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Nun fehlte noch die Audioausgabe und ein paar Eingabemöglichkeiten (Play/Pause, Vor, Zurück, Lauter, Leiser). Für die Audioausgabe verwende ich eine Platine und Lautsprecher aus einem alten Radio (Werbegeschenk).

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Hier sieht man links oben den Raspi, rechts die Verstärkerplatine aus dem Radio mit angeschlossenem Lautsprecher. Unten links liegt dabei noch ein “Übertrager” um das Audiosignal galvanisch zu trennen, da ansonsten ein Brummen auf dem Lautsprecher zu hören war. Dies liegt daran, dass der Verstärker zufällig mit 5V betrieben wird und ich diesen direkt an dem 5V Output des Raspi hängen habe. Die Verstärkerplatine hat auch gleichzeitig einen Kopfhörerausgang der bei Einstecken eines Kopfhörers den Lautsprecher unterbricht. Diese wird ebenfalls einfach nach außen am Gehäuse geführt.

Um das Gerät nicht nur anschalten zu können (was “hart” durch einen Einrastenden Taster mit LED Beleuchtung direkt in der USB Zuleitung passiert), sondern auch die anderen Funktionen verfügbar zu machen, habe ich "Arcade" Taster von eBay bestellt.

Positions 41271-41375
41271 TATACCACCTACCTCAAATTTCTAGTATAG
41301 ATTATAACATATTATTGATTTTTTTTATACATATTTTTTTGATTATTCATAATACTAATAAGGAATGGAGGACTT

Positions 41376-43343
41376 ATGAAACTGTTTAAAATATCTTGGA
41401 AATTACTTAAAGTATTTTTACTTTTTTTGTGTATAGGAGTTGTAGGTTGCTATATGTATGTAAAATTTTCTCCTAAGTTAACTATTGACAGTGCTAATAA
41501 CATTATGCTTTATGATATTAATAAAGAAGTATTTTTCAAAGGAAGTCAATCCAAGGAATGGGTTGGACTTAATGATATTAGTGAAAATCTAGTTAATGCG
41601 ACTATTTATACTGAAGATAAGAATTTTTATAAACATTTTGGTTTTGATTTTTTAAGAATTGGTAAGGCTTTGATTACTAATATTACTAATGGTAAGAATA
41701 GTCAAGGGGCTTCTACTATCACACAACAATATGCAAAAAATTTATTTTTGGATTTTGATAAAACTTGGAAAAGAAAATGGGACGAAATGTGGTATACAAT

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Die verfügbaren IO Ports am Raspi reichen um die 5 Taster aufzunehmen und die Verstärkerplatine und Power LED mit Strom zu versorgen.

Durch eine Powerbank kann das Gerät nicht nur im Kinderzimmer sondern auch im Auto und unterwegs verwendet werden. In Kürze kommt oben noch ein Griff dran und eine Markierung an die Seite an der der RFID Leser angebracht ist.

Lync Box for the team

In my last vacation, I built a Lync Box for me and my team at work with a Raspberry Pi Model 2 and 15 LEDs.

The idea came from Jon Gallant who already built the same thing for a single user. He called it beakn, the Lync Status Light and tried not only a Raspi but also some other hardware. I took the idea and made a thing for the whole team (5 people)

Hardware

First of all: How does it look like?

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It is very simple and the inside and the box is not very nice. Maybe I should build one with a 3D printer. However, it is working and we will install it in front of our space. To connect the LEDs I have used an old IDE cable which perfectly fits on the IO ports of the Raspi (after cutting one of the sides).

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Software